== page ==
Understanding a little better why it feels great to discover personal resonance and relevance and connect like minds like there was a great tomorrow.
From the comments:
I see a fourth factor emerging that could fit in your third category but probably deserves its own mention: “peripheral awareness”. Prior to social networks, personal introductions were actually a primary means of beings introduced to new people. Now however we become aware of new people daily as they float through our twitter stream, comment on blogs we read, or appear on our friends’ facebook walls. As a result we are peripherally aware of many people who we don’t actually know and whose reputation we can’t necessarily evaluate.
The Essence of Great Introductions Is Not Who You Know But Who You Are
In today’s world, making introductions between people has become an anchor activity of professional life. Facebook, LinkedIn, and myriad other contact management tools have given us better information about the people we know that ever before, significantly decreasing the cost of connecting.
Yet better information about our networks and lower cost of connection has come with other consequences, as well. Now, more than ever, to be an effective connector or to find effective connections is not just a matter of knowing people who know people. Instead, what matters most is the weight of the reputation behind the connection and in turn, the likelihood that all parties will engage with it seriously.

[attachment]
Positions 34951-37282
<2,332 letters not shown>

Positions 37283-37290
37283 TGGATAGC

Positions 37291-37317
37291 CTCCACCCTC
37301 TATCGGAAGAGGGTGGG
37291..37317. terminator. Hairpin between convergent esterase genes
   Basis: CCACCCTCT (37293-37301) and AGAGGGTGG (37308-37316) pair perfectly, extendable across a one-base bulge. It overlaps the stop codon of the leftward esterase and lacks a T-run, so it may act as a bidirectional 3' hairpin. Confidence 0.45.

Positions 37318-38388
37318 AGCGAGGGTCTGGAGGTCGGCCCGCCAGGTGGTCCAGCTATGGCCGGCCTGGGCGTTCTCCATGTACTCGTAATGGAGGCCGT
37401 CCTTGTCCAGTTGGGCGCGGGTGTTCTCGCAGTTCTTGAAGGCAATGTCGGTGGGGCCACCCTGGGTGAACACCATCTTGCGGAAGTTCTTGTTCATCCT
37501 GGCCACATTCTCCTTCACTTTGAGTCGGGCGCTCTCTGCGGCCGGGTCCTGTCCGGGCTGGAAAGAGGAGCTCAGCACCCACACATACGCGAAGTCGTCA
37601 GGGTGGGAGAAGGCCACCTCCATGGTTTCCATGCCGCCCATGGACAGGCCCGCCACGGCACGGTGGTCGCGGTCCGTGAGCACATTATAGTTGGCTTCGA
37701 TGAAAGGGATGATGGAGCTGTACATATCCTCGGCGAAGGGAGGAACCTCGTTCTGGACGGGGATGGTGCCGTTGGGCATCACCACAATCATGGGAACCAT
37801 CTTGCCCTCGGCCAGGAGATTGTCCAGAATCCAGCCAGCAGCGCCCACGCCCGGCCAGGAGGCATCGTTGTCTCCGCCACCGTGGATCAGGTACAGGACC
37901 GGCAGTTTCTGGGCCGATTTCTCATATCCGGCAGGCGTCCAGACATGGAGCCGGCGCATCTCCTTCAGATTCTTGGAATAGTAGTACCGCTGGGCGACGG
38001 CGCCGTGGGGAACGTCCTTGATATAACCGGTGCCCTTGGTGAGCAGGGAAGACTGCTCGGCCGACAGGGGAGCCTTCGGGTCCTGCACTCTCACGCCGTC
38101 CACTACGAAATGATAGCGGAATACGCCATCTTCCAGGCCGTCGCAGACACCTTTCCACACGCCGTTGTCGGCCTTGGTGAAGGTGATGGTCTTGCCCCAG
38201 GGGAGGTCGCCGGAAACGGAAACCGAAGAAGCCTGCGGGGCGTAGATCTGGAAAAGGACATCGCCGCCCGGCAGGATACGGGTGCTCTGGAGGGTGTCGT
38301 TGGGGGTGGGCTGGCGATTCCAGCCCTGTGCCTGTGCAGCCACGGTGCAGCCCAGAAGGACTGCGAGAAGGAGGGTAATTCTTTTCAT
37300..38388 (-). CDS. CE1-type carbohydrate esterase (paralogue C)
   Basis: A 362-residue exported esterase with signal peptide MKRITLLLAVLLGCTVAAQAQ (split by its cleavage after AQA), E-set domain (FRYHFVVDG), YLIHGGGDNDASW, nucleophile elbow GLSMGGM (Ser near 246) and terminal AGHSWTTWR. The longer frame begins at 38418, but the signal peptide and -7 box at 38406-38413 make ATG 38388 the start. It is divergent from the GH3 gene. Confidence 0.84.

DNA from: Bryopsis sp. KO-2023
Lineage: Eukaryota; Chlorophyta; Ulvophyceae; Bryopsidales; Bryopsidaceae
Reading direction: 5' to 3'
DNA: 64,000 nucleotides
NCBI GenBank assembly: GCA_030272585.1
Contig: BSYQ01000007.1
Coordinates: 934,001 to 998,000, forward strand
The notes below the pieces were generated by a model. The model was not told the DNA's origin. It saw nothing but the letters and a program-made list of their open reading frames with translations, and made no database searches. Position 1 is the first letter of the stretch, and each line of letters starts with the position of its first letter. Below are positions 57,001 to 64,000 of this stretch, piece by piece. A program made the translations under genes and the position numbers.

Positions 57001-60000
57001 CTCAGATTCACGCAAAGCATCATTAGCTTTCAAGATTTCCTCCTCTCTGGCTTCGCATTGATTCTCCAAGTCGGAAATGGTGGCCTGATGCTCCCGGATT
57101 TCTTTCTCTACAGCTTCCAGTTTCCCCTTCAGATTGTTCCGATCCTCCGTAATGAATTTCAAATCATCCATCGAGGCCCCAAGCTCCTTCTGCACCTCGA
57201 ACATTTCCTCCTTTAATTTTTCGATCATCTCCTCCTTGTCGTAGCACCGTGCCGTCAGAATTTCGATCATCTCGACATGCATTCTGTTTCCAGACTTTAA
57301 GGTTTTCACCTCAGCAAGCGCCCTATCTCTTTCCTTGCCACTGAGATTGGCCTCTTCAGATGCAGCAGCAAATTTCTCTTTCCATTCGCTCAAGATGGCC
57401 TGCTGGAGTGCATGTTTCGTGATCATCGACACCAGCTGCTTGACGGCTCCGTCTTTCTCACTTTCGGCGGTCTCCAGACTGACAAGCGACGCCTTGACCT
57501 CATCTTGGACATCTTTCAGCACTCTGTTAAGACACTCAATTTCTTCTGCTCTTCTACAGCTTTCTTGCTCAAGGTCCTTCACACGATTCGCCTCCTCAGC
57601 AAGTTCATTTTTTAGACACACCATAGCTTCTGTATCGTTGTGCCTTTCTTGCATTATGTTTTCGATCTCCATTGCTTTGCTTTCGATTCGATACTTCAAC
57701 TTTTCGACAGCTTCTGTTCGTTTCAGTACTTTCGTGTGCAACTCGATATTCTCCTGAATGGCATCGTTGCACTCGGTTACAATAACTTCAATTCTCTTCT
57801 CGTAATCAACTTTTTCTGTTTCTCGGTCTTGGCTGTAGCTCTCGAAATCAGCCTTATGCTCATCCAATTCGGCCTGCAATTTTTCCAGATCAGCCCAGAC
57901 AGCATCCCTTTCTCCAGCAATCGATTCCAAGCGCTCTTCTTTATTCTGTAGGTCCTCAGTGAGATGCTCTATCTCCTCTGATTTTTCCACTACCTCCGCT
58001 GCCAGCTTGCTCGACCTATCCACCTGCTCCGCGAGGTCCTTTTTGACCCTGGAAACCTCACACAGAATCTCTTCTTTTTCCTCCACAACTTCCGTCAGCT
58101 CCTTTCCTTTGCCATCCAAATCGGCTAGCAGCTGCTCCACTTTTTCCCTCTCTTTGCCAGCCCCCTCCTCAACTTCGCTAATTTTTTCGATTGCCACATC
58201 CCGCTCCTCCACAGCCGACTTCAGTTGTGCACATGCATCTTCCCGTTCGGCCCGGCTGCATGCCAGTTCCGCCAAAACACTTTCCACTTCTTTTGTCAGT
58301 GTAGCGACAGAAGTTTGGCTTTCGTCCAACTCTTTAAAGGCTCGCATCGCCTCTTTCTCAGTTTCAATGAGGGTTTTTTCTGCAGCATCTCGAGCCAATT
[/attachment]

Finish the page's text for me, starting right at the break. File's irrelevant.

The Commodification of Connection
The Rise of Reputation
Every successful person has (or certainly at least feels like they have) too little time. When they are introduced to a new contact, they have to make a snap judgement about valuable the connection is going to be and how much attention to give it. This doesn’t mean these judgements are right, but they are a fact.
The primary determinant of those judgements is the reputation of the person making the introduction. In this circumstance, “reputation” does not really refer to some objective and overarching personal brand, but to more contextual factors, including the previous experience the person getting the introduction has had with the introducer, and the introducer’s expertise and experience in the particularly area of the connection. This is why online reputation systems are so hard to design; when it comes down to the micro level of connections, specific context greatly trumps generalities about a person’s power to distribute or amplify messages.
The Essence of Great Introdcutions
1. Relevant Shared Experiences:
2. Positive Interpersonal Track Record:
3. Likelihood of Future Power: